Eating and Living to Keep Your Eyes Young and Healthy

August 19, 2014 Brigham and Women's Hospital

A variety of lifestyle changes can help improve your eye health.

Today’s blog post comes from Dr. Donald B. Levy, Medical Director of the Osher Clinical Center for Integrative Medicine at Brigham and Women’s Hospital.

Age-related macular degeneration (AMD) is the leading cause of visual loss in older adults. Your risk of developing AMD is related to genetics, diet, blood pressure management, smoking, and other factors.

Diet and Exercise

A healthy diet, especially one rich in green leafy vegetables such as kale, spinach, Swiss chard, and collard greens, along with whole grains, nuts, and some fish, is good for eye health. Regular physical activity and avoidance of tobacco products also is recommended to avoid or slow the progression of AMD.

Dietary Supplements

Certain dietary supplements may help slow the progression of AMD. The Age-Related Eye Disease Study (AREDS) found that daily use of an antioxidant mixture containing Vitamin C (500 mg), Vitamin E (400 IU), beta carotene (15 mg), zinc (80 mg) and copper (2 mg) significantly reduced the rate of progression from intermediate to advanced AMD and decreased the rate of moderate visual loss. A second study, (AREDS2), found a possible benefit from substituting lutein and zeaxanthin for beta carotene among people whose diets are deficient in these nutrients. AREDS2 found no additional benefit from adding the omega-3 fatty acids DHA and EPA. Your ophthalmologist may prescribe the AREDS formula if your retina exhibits changes that are indicative of AMD.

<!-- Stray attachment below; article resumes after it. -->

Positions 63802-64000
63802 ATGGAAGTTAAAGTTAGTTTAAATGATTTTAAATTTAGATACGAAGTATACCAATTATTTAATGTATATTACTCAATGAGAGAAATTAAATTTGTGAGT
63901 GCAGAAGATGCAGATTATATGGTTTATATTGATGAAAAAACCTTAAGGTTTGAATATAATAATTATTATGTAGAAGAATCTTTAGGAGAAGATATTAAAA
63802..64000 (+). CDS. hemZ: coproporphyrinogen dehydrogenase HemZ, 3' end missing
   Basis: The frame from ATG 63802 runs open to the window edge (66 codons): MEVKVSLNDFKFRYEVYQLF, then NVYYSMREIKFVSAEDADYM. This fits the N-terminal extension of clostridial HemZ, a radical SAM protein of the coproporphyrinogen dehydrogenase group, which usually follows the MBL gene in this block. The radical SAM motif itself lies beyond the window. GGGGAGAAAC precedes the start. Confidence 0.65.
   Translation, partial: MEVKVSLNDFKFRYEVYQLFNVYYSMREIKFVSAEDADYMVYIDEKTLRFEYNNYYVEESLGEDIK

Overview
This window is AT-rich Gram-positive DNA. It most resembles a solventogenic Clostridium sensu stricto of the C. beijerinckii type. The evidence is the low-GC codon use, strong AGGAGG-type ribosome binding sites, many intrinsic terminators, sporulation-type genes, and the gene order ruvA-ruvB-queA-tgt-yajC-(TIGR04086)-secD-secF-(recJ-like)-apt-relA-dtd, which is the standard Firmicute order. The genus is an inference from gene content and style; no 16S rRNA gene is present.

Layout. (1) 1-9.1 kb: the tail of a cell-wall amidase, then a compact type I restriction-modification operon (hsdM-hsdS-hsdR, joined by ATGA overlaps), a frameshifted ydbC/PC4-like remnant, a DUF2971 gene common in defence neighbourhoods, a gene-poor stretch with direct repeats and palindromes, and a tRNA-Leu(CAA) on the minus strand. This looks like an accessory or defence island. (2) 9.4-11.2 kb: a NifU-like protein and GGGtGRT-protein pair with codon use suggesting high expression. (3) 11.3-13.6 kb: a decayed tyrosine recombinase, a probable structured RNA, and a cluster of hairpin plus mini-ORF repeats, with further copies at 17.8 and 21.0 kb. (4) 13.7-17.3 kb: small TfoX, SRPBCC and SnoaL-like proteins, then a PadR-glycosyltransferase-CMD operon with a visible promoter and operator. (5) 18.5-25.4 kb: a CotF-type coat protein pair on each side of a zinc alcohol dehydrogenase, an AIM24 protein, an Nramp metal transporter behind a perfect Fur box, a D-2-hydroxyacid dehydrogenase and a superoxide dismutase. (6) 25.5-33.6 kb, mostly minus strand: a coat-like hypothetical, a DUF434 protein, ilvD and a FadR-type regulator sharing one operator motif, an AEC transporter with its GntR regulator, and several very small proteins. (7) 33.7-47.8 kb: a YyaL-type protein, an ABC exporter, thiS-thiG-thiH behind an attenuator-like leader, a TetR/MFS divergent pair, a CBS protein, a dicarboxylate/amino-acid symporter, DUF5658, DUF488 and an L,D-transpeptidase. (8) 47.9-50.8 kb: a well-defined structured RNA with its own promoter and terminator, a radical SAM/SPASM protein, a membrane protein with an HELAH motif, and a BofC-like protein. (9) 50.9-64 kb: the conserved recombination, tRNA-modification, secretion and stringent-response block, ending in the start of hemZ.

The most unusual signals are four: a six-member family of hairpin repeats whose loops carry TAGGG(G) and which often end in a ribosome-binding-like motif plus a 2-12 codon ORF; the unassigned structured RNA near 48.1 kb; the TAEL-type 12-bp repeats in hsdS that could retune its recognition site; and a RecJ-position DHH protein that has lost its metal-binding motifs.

Several other nutrients, such as anthocyanins in blueberries, bilberries, or black currants; catechins in green tea, resveratrol, and grape seed and gingko biloba extracts seem promising for reversing oxidative stress and inflammation-associated ocular damage. Whether to take these nutrients as a supplement and at what dose requires further study.

You also should be aware that many multivitamin supplements contain suboptimal doses of the vitamins needed to protect and promote ocular health and reduce your risk of developing AMD.

Consult an Eye Specialist

If you are at increased risk for AMD based on your family history or other factors noted above, visit an eye specialist to receive a thorough and complete eye exam.

Bottom line – a healthy lifestyle with appropriate supplements can lower your risk of AMD, and, as an added bonus, lower your risk of developing heart disease, cancer, and diabetes as well. Talk to your physician before taking any dietary supplement.

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